Poggio Bracciolini’s vital, lost insight into husbands’ sexual failures

Jacob asked Laban for Rachel, but was bed-tricked into taking Leah

The great medieval churchman Poggio Bracciolini made a much more important contribution to world culture than merely recovering from obscurity an ancient manuscript of Lucretius’s De rerum natura. Poggio recorded for posterity Facetiae. Poggio’s Facetiae are towering monuments to medieval freedom of expression and a lost age of critical engagement with prevailing orthodoxy. Despite great medieval reverence for mother Church, Poggio even dared to write words that risked offending women.

Consider Poggio’s sexually edifying tale of the Florentine knight Rosso de Ricci and his wife Telda. Rosso de Ricci was a great man who was both spirited and serious. His wife was vindictive, scheming, and verbally abusive toward him. She was also old and far from beautiful. Not surprisingly, Telda and Rosso had a sexless marriage. Rosso naturally began sexually harassing a servant girl working within their home. Medieval servant girls were strong, independent woman fully capable of immediately reporting sexual harassment to a supervisor. This servant girl immediately reported Rosso’s sexual harassment to her supervisor, the mistress of the house, Rosso’s wife Telda.

Telda exploited for her own interests Rosso’s sexual harassment of their servant girl. Telda instructed the servant girl to engage in inappropriate action:

She advised her to assent and to arrange an assignation with Rosso at a specific time in a dark place. Then Telda would secretly bring herself in place of the servant girl.

{ Suasit ut assentiretur, ac certo in loco subobscuro horam Rosso assignaret, in quem pro ancilla se Telda clam contulit. }

Telda’s scheme fooled her husband Rosso, but didn’t succeed:

Arriving at the place, Rosso spent much time fondling the woman whom he thought was the servant girl, but his drooping penis would do nothing.

{ Accedens ad locum Rossus, ac mulierem pro ancilla diutius tractans, tandem, demissa mentula, nihil agere potuit. }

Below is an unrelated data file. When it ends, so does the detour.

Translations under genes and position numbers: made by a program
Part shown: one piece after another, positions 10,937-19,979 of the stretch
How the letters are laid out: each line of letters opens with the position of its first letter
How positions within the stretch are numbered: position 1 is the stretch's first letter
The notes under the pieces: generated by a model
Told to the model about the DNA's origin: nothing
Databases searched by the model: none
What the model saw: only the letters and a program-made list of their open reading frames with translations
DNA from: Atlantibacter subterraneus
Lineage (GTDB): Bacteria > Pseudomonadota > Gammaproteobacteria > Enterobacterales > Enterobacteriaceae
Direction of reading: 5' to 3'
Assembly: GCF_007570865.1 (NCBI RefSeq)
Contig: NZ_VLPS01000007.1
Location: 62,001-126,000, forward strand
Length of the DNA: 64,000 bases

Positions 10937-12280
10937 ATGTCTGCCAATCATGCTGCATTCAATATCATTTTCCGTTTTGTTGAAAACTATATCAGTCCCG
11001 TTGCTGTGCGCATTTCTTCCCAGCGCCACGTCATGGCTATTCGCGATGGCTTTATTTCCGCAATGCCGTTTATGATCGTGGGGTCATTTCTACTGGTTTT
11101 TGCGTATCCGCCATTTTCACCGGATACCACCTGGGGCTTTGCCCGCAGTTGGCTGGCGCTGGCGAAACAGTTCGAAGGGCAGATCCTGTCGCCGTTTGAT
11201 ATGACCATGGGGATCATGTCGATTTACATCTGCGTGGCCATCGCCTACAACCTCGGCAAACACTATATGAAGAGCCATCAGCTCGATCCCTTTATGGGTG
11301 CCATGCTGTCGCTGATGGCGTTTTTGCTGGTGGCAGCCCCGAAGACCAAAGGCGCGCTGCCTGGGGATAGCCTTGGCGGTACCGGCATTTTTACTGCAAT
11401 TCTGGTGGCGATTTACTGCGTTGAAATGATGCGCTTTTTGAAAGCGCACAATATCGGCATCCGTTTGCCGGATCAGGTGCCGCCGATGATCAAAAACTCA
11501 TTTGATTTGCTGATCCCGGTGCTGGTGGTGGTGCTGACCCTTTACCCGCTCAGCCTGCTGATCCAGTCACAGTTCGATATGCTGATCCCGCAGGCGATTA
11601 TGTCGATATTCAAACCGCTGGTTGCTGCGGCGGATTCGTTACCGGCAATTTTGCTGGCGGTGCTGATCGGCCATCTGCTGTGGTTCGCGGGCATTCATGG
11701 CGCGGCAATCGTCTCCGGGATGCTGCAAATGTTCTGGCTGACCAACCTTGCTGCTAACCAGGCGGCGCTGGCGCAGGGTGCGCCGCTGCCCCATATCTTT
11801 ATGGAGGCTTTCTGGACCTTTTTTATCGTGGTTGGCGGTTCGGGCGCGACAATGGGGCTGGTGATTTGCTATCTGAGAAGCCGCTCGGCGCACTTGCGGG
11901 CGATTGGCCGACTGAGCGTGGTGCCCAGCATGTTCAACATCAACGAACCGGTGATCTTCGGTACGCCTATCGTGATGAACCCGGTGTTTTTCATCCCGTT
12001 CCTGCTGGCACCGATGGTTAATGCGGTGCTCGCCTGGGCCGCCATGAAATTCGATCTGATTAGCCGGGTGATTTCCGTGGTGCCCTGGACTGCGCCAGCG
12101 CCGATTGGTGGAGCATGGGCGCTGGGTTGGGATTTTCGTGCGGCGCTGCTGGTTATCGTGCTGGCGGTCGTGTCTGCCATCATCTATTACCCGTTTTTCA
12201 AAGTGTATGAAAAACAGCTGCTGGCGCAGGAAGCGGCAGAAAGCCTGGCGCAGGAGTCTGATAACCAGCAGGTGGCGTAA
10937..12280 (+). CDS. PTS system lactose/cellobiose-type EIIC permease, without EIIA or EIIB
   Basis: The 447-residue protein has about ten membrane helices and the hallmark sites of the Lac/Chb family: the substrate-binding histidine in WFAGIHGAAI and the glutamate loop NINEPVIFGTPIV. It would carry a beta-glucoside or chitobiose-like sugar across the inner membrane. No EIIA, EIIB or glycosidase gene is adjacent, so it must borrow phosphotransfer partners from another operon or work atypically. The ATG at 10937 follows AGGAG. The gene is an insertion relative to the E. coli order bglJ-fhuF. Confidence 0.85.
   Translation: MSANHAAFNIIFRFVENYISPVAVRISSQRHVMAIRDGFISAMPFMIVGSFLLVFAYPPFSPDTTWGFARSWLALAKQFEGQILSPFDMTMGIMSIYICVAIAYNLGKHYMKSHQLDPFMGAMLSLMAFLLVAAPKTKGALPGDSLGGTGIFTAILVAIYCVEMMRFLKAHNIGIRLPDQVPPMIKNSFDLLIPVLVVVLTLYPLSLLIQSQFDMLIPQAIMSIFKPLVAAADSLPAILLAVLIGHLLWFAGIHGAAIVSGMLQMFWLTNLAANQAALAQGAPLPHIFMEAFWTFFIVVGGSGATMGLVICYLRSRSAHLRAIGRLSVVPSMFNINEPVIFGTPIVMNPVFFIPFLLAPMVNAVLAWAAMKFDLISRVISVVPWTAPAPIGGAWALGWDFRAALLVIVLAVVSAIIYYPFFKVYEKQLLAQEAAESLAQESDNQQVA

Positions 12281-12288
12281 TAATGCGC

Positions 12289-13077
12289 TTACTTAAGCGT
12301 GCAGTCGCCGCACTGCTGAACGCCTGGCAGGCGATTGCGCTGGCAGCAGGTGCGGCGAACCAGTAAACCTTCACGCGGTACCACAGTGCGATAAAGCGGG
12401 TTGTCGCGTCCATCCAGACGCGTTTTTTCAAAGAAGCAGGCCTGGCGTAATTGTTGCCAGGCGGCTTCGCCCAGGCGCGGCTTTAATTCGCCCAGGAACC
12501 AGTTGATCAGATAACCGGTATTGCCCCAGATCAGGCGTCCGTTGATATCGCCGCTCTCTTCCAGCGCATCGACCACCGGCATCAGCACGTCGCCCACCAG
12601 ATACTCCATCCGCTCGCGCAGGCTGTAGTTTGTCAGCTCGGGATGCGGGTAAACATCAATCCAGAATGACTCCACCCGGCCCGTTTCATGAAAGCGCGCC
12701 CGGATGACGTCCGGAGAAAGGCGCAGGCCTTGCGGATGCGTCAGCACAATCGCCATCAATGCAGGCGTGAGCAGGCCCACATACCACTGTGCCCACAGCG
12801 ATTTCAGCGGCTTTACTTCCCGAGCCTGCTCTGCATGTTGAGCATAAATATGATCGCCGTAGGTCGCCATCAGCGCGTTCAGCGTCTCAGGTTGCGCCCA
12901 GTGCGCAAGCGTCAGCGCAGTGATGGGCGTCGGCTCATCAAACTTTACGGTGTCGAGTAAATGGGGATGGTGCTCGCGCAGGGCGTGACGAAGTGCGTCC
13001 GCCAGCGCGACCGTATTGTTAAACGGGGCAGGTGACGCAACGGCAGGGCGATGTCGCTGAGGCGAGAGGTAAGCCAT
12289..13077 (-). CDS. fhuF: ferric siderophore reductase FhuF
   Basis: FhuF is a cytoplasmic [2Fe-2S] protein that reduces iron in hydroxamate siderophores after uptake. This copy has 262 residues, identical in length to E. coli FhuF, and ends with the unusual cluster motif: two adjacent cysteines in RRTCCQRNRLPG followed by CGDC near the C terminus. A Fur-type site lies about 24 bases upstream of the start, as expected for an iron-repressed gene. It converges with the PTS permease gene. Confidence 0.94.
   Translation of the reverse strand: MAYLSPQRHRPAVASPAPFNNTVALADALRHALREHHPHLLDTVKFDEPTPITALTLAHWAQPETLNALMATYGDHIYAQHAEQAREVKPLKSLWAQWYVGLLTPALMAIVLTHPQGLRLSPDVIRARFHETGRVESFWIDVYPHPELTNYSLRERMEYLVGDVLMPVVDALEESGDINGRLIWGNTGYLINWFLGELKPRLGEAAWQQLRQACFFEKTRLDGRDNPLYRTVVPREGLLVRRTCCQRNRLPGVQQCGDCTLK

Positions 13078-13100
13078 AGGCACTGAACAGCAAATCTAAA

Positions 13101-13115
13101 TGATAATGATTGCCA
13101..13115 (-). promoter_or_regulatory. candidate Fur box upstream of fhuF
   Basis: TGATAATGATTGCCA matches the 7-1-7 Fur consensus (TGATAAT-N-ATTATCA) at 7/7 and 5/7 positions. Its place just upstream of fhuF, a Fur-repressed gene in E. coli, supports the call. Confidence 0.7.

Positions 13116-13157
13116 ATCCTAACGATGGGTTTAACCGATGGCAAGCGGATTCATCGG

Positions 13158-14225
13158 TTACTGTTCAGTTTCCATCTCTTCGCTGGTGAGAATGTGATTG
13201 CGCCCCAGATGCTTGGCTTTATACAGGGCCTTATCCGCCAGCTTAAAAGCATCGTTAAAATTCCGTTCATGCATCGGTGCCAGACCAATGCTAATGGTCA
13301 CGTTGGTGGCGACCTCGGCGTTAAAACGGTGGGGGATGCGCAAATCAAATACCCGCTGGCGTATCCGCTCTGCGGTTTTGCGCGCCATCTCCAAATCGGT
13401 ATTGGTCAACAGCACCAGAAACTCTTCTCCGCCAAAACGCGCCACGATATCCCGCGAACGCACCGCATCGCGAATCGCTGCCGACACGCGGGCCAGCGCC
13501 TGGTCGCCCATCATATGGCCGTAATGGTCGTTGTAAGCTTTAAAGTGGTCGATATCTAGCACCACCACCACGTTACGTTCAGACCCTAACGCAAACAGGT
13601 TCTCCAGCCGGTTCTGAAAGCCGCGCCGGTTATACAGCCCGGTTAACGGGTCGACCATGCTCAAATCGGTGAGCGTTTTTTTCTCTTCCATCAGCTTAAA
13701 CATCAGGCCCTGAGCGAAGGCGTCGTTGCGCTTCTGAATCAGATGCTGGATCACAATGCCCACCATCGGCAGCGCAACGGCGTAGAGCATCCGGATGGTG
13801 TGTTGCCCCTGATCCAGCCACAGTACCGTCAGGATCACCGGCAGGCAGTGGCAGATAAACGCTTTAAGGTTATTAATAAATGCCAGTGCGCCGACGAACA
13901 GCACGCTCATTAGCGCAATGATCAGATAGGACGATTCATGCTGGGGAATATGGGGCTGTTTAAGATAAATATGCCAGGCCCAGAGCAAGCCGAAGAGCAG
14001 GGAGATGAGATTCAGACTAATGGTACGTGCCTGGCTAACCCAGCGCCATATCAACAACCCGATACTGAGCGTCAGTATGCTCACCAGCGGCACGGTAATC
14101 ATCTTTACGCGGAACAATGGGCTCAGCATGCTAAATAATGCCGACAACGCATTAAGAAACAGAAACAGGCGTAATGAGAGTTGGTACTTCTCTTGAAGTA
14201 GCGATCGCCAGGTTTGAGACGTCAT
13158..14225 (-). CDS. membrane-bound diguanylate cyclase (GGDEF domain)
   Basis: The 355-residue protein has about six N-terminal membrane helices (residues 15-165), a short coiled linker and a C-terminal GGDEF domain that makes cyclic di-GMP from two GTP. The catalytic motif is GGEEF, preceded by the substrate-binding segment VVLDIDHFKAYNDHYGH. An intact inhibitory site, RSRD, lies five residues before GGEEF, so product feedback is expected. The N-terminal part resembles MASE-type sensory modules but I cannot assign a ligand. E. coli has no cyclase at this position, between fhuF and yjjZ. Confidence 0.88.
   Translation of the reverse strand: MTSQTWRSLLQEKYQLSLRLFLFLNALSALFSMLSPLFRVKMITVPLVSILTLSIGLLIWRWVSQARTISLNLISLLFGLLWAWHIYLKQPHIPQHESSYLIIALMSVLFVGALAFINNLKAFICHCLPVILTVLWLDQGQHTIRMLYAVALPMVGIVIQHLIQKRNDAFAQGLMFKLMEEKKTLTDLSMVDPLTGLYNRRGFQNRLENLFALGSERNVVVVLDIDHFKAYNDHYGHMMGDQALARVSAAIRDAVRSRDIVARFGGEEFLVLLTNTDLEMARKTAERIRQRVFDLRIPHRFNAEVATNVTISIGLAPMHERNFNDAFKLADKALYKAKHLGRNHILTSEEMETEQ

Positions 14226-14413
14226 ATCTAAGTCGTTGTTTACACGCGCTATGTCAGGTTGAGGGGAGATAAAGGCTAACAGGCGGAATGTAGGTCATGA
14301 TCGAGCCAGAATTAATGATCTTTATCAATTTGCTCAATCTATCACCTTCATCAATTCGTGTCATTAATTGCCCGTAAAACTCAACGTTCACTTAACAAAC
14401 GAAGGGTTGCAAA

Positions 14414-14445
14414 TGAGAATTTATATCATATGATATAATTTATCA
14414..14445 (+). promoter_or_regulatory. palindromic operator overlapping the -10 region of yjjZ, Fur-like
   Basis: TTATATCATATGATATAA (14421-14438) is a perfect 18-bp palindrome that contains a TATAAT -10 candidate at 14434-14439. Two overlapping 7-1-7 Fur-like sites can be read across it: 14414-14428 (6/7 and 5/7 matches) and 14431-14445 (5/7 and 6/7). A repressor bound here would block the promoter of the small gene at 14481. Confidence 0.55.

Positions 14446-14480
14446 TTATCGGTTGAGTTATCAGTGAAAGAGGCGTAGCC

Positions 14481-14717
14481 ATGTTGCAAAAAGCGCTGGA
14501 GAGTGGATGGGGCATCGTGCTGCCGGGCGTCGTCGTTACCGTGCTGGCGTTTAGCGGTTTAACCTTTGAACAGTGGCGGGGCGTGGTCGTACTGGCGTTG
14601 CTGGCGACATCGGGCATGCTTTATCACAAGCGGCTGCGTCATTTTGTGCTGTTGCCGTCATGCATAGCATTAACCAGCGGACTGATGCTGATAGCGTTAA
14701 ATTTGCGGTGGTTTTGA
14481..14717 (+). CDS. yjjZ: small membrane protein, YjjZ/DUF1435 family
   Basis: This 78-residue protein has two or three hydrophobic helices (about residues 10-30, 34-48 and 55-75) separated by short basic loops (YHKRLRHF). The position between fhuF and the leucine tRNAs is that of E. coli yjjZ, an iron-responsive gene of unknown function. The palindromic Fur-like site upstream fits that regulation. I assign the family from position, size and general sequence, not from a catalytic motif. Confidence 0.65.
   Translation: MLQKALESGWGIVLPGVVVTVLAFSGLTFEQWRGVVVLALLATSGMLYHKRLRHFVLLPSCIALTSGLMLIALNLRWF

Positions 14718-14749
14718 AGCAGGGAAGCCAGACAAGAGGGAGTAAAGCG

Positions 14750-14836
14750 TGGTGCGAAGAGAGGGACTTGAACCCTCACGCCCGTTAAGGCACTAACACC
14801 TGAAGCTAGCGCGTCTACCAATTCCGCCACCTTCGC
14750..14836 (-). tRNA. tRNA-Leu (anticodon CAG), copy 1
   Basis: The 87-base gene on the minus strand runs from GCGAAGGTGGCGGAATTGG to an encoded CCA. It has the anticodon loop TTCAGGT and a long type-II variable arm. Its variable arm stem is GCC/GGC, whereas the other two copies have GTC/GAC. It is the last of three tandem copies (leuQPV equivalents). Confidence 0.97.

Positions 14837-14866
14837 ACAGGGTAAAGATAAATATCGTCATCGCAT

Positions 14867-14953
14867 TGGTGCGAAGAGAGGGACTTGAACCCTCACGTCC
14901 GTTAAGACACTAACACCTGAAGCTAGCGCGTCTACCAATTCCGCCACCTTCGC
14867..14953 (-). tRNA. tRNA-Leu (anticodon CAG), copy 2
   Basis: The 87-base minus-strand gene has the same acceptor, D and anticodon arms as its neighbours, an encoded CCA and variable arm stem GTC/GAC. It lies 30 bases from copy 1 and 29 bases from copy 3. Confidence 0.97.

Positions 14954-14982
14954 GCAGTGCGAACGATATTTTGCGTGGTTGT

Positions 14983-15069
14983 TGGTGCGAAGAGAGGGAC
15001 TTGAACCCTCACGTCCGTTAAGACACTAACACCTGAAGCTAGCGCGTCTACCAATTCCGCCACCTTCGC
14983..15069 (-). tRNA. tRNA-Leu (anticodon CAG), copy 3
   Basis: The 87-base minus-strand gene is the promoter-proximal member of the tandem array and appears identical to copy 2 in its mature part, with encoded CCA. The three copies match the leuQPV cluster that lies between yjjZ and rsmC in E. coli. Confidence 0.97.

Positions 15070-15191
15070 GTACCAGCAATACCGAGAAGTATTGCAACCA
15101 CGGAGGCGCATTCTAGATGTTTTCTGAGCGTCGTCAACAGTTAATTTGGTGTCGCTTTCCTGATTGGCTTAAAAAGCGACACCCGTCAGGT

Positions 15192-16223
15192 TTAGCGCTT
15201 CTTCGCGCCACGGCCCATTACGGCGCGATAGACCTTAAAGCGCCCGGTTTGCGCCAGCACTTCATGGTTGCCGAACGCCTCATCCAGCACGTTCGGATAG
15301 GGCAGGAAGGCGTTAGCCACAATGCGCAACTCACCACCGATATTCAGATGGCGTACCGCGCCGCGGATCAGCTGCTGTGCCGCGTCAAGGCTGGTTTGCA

Telda characteristically responded with abuse:

Then his wife shouted: “Ey,” she said, “you horse shit, if the servant girl had been here, you would have raised up rightly to have her.

{ Tum exclamans uxor: “Eia,” inquit, “Eques merdose, si hic ancilla extitisset, recte cum ea rem habere potuisses.” }

Rosso then politely explained to his wife the genius of a man’s penis:

Then the knight: “Oh! Telda my dear, by God!” he said, “this companion of mine is wiser by far than I am. For even after I, in my ignorance, embraced you as the servant girl, he immediately knew that you are bad flesh for putting out, and for that reason he shrunk back into his normal position for me.

{ Tum Miles: — “Oh! Telda mi, per Deum!” inquit, “hic meus socius prudentior admodum est quam ego. Nam postquam te pro ancilla ignarus attigi, statim ille malam carnem te esse cognovit, ac propterea retrocedens me restituit.” }

Men today are commonly disparaged as thinking with their penises, their little heads. That continues a long, sordid history of disparaging men’s penises. As the great medieval churchman Poggio Bracciolini recognized, men’s penises are amazingly smart. Men’s penises deserve respect. They are jewels, not junk.

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The story above is from Poggio Bracciolini, Facetiae 85, Faceta jocatio militis Florentini {A fine jest of a Florentine knight}, Latin text from Poggio (1879) vol. 1, pp. 136-7. The quotes above provide my English translations, drawing upon that of id., but tracking the Latin more closely. Men historically have faced burdensome obligations of bodily performance.

[image] Jacob asks Laban for permission to marry his younger daughter Rachel. From Foster (1897) p. 46, via Wikimedia Commons. Laban tricked Jacob by substituting the older daughter Leah for Rachel in Jacob’s bed. Showing admirable manly vigor that is important in both the Jewish and Christian religions, Jacob took both as wives and produced children with both women. See Genesis 29-30.


Foster, Charles. 1897. Bible pictures and what they teach us. Philadelphia: Foster Pub. Co

Poggio. 1879. Gian Francesco Poggio Bracciolini. The facetiae or jocose tales of Poggio, now first translated into English with the Latin text. Paris: Isidore Liseux (vol. 1, vol. 2).

2 thoughts on “Poggio Bracciolini’s vital, lost insight into husbands’ sexual failures”

  1. As ever, thank you Douglas for the regular supply of interesting posts.

    May I ask if you are aware of any references to the state of the ‘genius man’s penis’, specifically if Poggio Bracciolini and perhaps by proxy Rosso de Ricci were intact or genitally mutilated men?

    best wishes

    1. Thanks for your kind words. I know of no evidence directly indicating whether Poggio Braccioolini or Rosso de Ricci (who may well have been a historical person) suffered ritual genital mutilation.

      The story emphasizes the natural genius of Rosso’s penis. In that context, the best interpretation is that Rosso’s penis was in its natural form, i.e. not ritually mutilated.

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